How to Taste Wine
The act of tasting wine itself can look a bit strange to the newcomer, so we’ve put together this handy beginner’s guide to wine tasting, so you can look like an expert on your visit to the tasting room should you so desire!
Step 1 - Select Your Wines
Typically the host will explain what is available for tasting and ask you which ones you’d like to try. Most Okanagan wineries will allow up to 5 tastings.
To maximize your experience, it’s usually recommended to start with the lighter wines and move to the heavier ones, as the heavier ones will have a dominating effect on your palate which would make tasting a lighter wine more difficult should it be done the other way around.
So typically it’s advised to taste from white to red, and within those two categories from light to heavy, or dry to sweet. Most tasting room menus are ordered in this way, so simply following from top to bottom on the list will usually suffice.
Step 2 - Swirl Glass
You’ll notice people swirling their glasses. Unless you’ve developed impeccable wrist twirling technique, it’s best to do this by placing the base of the glass on the counter and moving it in a circular motion. The purpose of this is to aerate the wine. The wine has been trapped in a bottle sometimes for a couple of years, so it needs to “breathe” a little to reach its optimum flavour.
Step 3 - Sniff
Stick your nose right in the glass, close your mouth, and breathe in giving the wine a good sniff. Take the glass away and think about what it might smell like. The scents that you pick up might remind you of cherries, raspberries, tobacco, chocolate, or leather in a red wine; while in a white wine you may detect citrus fruit like lime or grapefruit, stone fruits like peaches and apricots, grass, and honey.
What you pick up here is entirely about you. Don’t be swayed by what other people think, and feel free to come up with your own observations. If you smell waffle cones and butterscotch then that is what you smell. Everyone has a different point of reference when it comes to tasting wine.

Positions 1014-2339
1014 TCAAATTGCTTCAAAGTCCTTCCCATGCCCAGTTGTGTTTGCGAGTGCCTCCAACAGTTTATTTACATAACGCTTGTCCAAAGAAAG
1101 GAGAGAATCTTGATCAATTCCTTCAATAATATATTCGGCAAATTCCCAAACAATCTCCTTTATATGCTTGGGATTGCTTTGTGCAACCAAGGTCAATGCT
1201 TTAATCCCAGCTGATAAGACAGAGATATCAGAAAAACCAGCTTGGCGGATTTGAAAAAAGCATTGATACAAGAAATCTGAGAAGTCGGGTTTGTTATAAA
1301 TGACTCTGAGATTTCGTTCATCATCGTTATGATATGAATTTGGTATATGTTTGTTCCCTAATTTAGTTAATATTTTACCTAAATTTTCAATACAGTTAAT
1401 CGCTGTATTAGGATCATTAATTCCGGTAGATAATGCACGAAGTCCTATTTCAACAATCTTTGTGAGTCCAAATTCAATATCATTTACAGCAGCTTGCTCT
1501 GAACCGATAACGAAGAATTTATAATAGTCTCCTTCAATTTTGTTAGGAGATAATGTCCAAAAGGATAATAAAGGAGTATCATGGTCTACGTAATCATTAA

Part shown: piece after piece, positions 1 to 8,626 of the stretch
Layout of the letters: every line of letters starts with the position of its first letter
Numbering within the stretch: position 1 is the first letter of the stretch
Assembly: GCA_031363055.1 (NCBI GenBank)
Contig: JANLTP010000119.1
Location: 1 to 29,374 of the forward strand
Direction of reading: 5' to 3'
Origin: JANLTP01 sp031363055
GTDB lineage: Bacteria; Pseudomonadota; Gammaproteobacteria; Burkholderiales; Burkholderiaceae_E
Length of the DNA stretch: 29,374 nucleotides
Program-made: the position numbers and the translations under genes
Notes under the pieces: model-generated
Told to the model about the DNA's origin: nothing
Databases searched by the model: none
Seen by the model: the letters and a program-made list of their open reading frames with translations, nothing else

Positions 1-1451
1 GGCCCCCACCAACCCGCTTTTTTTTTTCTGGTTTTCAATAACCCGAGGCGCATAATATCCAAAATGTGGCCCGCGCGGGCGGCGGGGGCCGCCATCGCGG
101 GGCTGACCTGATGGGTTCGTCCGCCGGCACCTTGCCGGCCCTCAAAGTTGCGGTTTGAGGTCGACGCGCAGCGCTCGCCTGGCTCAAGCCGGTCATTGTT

Step 4 - Repeat Steps 2 & 3
It’s ideal to take another run at the swirl and sniff as often you’ll pick up more the second time around.
Step 5 - Sip Wine
Take a little sip from the glass and hold it in your mouth for a couple of seconds. Some people will take air in at the same time making a little gurgling noise. This is for the same reason as step 2. Otherwise give the wine a little swish in your mouth, and take note of the flavours. Often what you taste initially on the tip of your tongue will be a bit different than what you taste mid-tongue, or mid-palate after the wine has lingered a moment. Spit or swallow the wine as you desire, and then think about the flavour or aftertaste that remains in your mouth. This is described as “the finish.” Does the flavour linger for a long time, or does it disappear quickly? What does it taste like. If you breathe back into your mouth what flavours remain?
A wine could have a smoky finish, or some nice caramel on the finish. Repeat the process a second time or until the wine is gone.
Step 6 - Pontificate
Many people find it fun to think about the wine and share observations about it after. This can be educational, interesting, and sometimes even downright hilarious. Again, serious tasters will have very seasoned palates and astute observations, but this should not turn you off as wine is different for everyone. Try to form your own opinion, and remember that it’s okay to start with whether or not you like it. This is probably the most relevant piece of the puzzle.
Step 7 - Buy Wine
While you certainly don’t have to purchase wine after a tasting, if you do like one, some, or all of the wines it may be nice to bring some home for dinner that night, or to take some home to enjoy at a later date.
We welcome you in the tasting room Monday through Sunday from 11am -5pm, May through October.
Blue Mountain Vineyard and Cellars's Tasting Room/Wine Shop.